For the legions of you (ahem) who are students of journalism, a mystery presented itself today on the Op-Ed page of The Kansas City Star.
Barb Shelly, one of six members of The Star’s editorial board, which decides what positions the paper takes on issues, had a commentary urging readers to vote “no” on Missouri Amendment 7 — the proposed 3/4 cent sales tax increase for transportation projects.
Shelly called Amendment 7 “terrible public policy” and closed her column with this:
“But whatever you decide, just know this: The Missouri legislature (by putting Amendment 7 on the ballot) tossed its integrity under the wheels of a big rig this session, and support for Amendment 7 allows (legislature) members to avoid any consequences.”
That’s pretty strong and persuasive language. And yet…And yet, a couple of weeks ago The Star came out editorially in favor of Amendment 7.
A good friend who reads the paper religiously texted me this morning, saying: “Why did Barbara Shelly come out against when The Star was for?”
Indeed, that is mysterious.
Compounding the mystery is this: A few weeks ago, another editorial board member, Lewis Diuguid wrote a highly critical piece about Amendment 7. In that article, Diuguid noted that Missouri “has one of the lowest fuel taxes in the country,” and added: “The sales tax is regressive and hurts low-income residents the most.”
Besides Shelly and Diuguid, the other board members are Yael Abouhalkah, Steve Paul, publisher Mi-Ai Parrish and editorial page editor Miriam Pepper.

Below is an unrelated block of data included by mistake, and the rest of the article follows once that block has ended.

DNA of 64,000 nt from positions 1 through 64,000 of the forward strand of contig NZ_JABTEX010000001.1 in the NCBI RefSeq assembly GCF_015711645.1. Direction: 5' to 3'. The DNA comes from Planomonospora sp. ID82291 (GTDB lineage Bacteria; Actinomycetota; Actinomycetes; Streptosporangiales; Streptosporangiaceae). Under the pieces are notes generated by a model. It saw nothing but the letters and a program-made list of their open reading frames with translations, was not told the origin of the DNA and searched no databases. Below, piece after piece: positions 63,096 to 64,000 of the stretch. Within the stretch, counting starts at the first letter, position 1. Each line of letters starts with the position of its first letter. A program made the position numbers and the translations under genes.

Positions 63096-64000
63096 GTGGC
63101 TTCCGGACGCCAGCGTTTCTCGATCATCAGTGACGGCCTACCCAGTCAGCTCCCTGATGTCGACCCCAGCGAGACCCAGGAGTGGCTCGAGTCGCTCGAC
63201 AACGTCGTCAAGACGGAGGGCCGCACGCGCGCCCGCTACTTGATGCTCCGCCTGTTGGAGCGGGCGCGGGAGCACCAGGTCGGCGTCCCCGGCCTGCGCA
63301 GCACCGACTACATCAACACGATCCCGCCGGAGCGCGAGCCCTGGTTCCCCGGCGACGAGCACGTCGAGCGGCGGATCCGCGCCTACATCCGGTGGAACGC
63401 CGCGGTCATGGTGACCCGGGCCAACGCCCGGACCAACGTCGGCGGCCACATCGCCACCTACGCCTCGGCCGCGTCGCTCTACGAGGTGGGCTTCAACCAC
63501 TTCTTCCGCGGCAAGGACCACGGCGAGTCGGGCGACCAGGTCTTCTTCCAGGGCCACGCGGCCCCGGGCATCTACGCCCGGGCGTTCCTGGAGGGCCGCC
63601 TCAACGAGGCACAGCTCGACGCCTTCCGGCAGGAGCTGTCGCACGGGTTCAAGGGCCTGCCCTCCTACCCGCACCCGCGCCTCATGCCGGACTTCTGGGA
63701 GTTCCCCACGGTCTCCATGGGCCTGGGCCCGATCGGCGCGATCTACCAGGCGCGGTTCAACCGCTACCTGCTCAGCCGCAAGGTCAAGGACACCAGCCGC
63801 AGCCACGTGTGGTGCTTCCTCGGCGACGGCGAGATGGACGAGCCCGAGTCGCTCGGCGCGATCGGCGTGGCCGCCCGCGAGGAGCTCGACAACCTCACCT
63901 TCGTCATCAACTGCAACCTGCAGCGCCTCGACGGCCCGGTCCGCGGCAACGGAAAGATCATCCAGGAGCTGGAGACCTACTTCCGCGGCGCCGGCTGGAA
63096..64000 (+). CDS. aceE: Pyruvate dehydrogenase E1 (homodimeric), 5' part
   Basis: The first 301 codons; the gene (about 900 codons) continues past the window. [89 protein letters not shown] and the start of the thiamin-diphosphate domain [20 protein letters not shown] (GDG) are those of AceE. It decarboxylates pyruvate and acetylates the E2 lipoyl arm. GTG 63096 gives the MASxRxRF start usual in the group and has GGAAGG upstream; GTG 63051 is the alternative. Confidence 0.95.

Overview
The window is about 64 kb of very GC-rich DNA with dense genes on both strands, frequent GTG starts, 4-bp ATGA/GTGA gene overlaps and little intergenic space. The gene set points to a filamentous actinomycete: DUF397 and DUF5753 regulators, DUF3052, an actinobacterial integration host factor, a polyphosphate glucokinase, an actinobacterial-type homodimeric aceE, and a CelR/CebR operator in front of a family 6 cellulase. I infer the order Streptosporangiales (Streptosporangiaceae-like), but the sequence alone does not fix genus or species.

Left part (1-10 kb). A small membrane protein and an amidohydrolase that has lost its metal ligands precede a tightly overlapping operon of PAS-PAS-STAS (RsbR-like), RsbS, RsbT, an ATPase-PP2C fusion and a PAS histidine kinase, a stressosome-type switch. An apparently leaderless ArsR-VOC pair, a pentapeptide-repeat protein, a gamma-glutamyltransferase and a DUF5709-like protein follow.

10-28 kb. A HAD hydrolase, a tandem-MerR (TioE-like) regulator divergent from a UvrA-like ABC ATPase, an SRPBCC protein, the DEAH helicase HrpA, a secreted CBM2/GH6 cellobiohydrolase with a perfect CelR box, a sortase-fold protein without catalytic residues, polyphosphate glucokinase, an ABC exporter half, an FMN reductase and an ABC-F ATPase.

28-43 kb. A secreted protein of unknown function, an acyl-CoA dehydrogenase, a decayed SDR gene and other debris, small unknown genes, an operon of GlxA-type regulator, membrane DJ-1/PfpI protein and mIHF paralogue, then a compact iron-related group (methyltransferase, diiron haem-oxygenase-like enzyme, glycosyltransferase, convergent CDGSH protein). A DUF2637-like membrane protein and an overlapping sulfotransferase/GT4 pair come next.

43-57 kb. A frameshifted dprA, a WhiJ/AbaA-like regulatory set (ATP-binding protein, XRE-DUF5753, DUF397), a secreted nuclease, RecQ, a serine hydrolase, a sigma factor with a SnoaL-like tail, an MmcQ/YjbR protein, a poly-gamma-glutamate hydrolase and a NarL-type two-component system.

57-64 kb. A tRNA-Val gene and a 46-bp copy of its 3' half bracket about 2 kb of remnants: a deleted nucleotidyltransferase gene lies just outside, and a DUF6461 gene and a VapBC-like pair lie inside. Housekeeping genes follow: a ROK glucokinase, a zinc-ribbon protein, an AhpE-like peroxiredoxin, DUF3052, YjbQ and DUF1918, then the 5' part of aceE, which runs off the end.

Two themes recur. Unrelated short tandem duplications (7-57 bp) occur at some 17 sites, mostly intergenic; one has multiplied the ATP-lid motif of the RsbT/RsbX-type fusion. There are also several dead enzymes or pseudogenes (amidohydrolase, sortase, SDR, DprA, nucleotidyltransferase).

…I have to deviate just a moment here because the Amendment 7 mystery unfolded against the backdrop of a major personnel change on the editorial page. Today, Friday, Aug. 1, is Pepper’s last day at the paper. She has taken a buyout, and yesterday she got a newsroom send-off, complete with speeches and cake, I trust. Pepper’s name should go off the masthead tomorrow morning. Meanwhile, none other than Barb Shelly will be the interim editorial page editor.
In an effort to get to the bottom of the Amendment 7 mystery, I first put in a call to Pepper and left a message. (Didn’t hear back.) I then called Steve Paul, the newest editorial-board member, and he said, “Have you talked to Barb?” That’s all he had to say.
So, I called Shelly, and, very graciously, she explained the reasoning behind the endorsement. She did not go into how the individual board members may have voted, if indeed there was a vote. (It might well have been done by consensus.)
As I suspected (and wrote in an earlier post), Kansas City Question A — the proposed streetcar expansion — played a major role in the board’s decision on Amendment 7.
“We do, as a board, strongly support the streetcar (expansion) and mass transit,” Shelly said. “It is time for Kansas City to get a mass transit system.”
The board members discussed Amendment 7 — and Question A — several times, she said, and ultimately concluded that, collectively, they would swallow their significant reservations about Amendment 7 and endorse it in hopes that the endorsement would boost Question A with voters.
“That was the overriding factor,” Shelly said.
The tie-in with Question A is that state officials have agreed to divert $144 million of the Amendment 7, sales-tax money to help pay for the streetcar system and development of a MAX bus route on Prospect. The payment is conditioned, of course, on voter approval of both Amendment 7 and a new sales tax for the expanded streetcar line.
It was clear to me even before talking to Shelly that the editorial board members wrestled mightily with their decision. And Shelly confirmed that.
“We had spirited discussions, and we were rather conflicted about it,” she said.
As I said, Shelly didn’t say how the individual board members voted or even if a vote was taken. She did say that Parrish, the publisher, did not exert a dominant voice, as she could have, in the debate.
So, here’s my guess on how the vote — or at least the tilt — went.
“Yes” to endorse Amendment 7: Pepper, Abouhalkah, Paul.
“No”: Shelly, Diuguid.
Here’s my prediction: On Tuesday, Missouri voters will overwhelmingly side with Shelly and Diuguid.